How to execute files or commands in ruby?

Hi!
This is mi first message i’m new and i’m spanish if you are spanish
please
contact me.

My question is:

How I can execute files or commands in the system?

Thanks for reading and have a nice day!

Overkill I know

BEGIN SCRIPT

class Example
def hostname
puts hostname
end

def date
puts date
end

def message
puts echo 'just put you command between the tick marks'
end
end

e = Example.new
e.hostname
e.date
e.message

END SCRIPT

2008/9/10 Vazquez, Eduardo [email protected]

puts date
e.message

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That don’t work for me.
Only print in the screen the command.

But I found the solution:

exec ‘the command’

Have a nice day :wink:


Angel A.

F3leR

On Wed, Sep 10, 2008 at 2:27 PM, Angel A. [email protected]
wrote:

e.hostname
To: ruby-talk ML


Angel A.

F3leR

You can also use:

returned_data = `df`` # This will execute the

My favorite way of executing commands is
output=%x{command name}

So if you wanted the output of sar to slice and dice your machine’s
stats

sar_output=%x{sar}

ls_output=%x{ls} is equivalent to ls_output=ls, it’s just easier to
read/notice in the file etc.

There are other ways of course, but they’re more complex, and %x{}
should work for %90 of what you want to do

–kyle

I use popen3 because I usually want to capture any output to stderr as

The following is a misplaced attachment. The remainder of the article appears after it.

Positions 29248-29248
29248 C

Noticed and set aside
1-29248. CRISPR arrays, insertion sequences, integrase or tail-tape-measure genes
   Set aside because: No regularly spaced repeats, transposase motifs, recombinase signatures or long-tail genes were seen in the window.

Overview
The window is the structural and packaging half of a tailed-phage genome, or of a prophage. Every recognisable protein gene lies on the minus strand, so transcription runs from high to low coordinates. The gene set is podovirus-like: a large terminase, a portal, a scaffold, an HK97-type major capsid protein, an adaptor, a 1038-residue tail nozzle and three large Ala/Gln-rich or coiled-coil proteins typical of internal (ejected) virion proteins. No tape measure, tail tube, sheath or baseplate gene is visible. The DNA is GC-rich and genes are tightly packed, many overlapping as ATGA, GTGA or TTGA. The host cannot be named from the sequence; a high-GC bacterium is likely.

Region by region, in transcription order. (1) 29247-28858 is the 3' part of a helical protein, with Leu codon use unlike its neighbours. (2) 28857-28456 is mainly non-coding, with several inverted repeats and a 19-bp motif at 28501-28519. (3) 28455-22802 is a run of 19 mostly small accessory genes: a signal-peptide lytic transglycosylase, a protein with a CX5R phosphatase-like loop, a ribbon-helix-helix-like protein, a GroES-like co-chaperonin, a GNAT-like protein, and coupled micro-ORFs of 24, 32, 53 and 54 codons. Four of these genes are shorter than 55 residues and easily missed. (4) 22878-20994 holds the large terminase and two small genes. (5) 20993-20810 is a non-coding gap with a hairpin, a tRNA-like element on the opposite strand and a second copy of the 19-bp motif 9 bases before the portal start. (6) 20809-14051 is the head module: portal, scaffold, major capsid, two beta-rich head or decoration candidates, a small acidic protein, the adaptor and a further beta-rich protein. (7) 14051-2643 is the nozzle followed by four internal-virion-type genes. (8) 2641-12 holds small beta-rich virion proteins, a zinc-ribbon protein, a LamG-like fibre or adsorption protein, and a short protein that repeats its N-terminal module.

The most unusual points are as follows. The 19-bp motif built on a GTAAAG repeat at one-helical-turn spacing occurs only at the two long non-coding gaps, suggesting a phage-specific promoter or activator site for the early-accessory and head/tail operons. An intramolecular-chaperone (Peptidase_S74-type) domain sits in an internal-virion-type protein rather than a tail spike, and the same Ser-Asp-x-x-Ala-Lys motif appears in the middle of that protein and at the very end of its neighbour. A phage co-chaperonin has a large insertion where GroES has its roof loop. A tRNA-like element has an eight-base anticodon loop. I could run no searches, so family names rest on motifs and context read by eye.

well as stdout. Here is an example:

Open3.popen3(“commandname”) do |input_stream, output_stream,
error_stream|
standard_output = output_stream.read
standard_error = error_stream.read
end

The variables “standard_output” and “standard_error” will be string
variables at that point, containing the text of the error and output
streams. I haven’t had a need to use stdin, but I suspect calling the
‘write’ method on “input_stream” would be be the equivalent of piping
information to the command. However, it may also provide a method of
scripting an interactive command.

You can also use it without a block like this:

[input_stream, output_stream, error_stream] =
Open3.popen3(“commandname”)

You then have an array containing the IO streams, and then you could
call the ‘read’ method on the streams just as above, although I’ve
always used the block form.

James

On Wed, Sep 10, 2008 at 2:27 PM, Angel A. [email protected]
wrote:

e.hostname
To: ruby-talk ML


Angel A.

F3leR

You can also use:

returned_data = `df`` # This will execute the command, df and the
output of the command will be found on variable returned_data

Regards…

Dick D. wrote:

On Wed, Sep 10, 2008 at 7:27 PM, Angel A. [email protected]
wrote:

That don’t work for me.
Only print in the screen the command.

That sounds like you’re using standard quotes (’ or ").
You need to use ‘backticks’ (`).

In windows, I always use system(“cmd”) because the backticks(`) doesn’t
work most of the time.

On Wed, Sep 10, 2008 at 7:27 PM, Angel A. [email protected]
wrote:

That don’t work for me.
Only print in the screen the command.

That sounds like you’re using standard quotes (’ or ").
You need to use ‘backticks’ (`).

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